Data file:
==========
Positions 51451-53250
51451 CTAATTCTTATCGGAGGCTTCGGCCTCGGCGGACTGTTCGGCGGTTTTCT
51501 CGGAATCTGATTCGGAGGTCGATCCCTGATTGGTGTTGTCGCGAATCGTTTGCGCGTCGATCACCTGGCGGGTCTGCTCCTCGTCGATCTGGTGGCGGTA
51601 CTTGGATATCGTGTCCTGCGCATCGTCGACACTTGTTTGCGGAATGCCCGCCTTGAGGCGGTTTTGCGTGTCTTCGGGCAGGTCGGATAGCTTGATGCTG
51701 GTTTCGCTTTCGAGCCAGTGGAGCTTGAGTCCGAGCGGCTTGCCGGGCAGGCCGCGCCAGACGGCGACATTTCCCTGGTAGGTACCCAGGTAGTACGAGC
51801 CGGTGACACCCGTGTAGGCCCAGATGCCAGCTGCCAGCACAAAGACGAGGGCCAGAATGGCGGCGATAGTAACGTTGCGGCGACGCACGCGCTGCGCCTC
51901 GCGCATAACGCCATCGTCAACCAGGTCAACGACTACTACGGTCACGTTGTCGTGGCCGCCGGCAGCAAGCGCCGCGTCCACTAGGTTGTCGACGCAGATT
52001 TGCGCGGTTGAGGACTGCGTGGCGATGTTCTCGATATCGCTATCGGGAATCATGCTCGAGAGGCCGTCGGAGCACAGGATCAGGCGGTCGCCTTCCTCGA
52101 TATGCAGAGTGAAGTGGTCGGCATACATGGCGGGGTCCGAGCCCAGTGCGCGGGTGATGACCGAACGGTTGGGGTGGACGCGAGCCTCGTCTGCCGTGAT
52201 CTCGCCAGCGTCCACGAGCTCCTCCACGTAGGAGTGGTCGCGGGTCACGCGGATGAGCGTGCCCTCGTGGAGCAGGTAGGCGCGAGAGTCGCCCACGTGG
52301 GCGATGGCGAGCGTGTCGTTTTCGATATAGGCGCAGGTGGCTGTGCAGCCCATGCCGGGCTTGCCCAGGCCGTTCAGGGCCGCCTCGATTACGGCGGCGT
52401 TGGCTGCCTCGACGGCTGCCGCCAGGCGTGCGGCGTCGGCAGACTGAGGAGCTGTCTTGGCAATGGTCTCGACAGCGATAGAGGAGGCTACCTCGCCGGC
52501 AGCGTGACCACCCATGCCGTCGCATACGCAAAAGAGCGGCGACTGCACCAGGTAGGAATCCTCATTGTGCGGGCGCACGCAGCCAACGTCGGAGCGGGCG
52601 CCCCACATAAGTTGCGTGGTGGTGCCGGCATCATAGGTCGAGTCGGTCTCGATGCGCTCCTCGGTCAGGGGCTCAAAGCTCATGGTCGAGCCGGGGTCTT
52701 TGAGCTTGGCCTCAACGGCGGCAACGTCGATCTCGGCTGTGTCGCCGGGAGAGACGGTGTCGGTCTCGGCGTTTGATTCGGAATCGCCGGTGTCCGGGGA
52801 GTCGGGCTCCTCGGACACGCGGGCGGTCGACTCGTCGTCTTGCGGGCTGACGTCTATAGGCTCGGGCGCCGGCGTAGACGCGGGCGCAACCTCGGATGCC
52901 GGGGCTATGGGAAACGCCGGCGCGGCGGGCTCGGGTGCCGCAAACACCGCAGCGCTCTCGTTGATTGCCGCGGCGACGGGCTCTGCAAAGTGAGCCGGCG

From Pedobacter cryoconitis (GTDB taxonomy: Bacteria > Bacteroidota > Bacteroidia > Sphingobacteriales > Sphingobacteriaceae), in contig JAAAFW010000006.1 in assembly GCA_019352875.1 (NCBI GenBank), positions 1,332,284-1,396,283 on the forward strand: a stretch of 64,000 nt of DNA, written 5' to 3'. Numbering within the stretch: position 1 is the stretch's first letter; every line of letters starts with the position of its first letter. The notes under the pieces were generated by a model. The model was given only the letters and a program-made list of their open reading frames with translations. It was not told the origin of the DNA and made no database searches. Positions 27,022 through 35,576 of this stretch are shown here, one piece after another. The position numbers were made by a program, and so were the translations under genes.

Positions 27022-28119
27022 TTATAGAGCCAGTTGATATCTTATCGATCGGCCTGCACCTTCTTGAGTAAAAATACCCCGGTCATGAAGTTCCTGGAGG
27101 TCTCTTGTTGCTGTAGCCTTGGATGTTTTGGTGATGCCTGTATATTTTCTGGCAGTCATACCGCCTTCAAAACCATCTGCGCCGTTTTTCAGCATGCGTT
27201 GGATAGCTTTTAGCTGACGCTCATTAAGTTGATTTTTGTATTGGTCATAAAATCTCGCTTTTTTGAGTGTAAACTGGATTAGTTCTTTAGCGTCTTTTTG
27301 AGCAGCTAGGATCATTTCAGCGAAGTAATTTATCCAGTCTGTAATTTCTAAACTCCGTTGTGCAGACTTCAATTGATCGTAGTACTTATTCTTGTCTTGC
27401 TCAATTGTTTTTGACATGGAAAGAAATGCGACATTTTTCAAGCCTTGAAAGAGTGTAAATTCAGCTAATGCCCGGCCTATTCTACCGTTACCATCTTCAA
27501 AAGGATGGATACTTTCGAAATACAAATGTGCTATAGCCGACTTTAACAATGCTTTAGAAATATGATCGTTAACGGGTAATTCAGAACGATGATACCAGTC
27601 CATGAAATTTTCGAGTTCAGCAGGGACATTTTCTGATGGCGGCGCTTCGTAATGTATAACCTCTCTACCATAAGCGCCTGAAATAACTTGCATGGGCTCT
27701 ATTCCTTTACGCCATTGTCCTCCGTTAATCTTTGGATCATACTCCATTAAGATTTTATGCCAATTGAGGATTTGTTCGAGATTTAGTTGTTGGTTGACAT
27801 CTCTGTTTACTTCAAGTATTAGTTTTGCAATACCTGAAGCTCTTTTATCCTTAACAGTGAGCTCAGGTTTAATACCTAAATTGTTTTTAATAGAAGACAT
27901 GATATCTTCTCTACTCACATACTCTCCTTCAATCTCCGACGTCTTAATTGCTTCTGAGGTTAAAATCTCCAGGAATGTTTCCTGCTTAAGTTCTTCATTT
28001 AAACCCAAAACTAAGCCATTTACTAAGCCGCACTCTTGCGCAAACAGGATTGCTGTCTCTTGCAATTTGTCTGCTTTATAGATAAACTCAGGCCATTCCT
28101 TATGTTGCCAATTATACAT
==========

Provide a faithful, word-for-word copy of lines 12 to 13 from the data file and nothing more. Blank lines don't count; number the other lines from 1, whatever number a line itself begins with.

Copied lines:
52401 TGGCTGCCTCGACGGCTGCCGCCAGGCGTGCGGCGTCGGCAGACTGAGGAGCTGTCTTGGCAATGGTCTCGACAGCGATAGAGGAGGCTACCTCGCCGGC
52501 AGCGTGACCACCCATGCCGTCGCATACGCAAAAGAGCGGCGACTGCACCAGGTAGGAATCCTCATTGTGCGGGCGCACGCAGCCAACGTCGGAGCGGGCG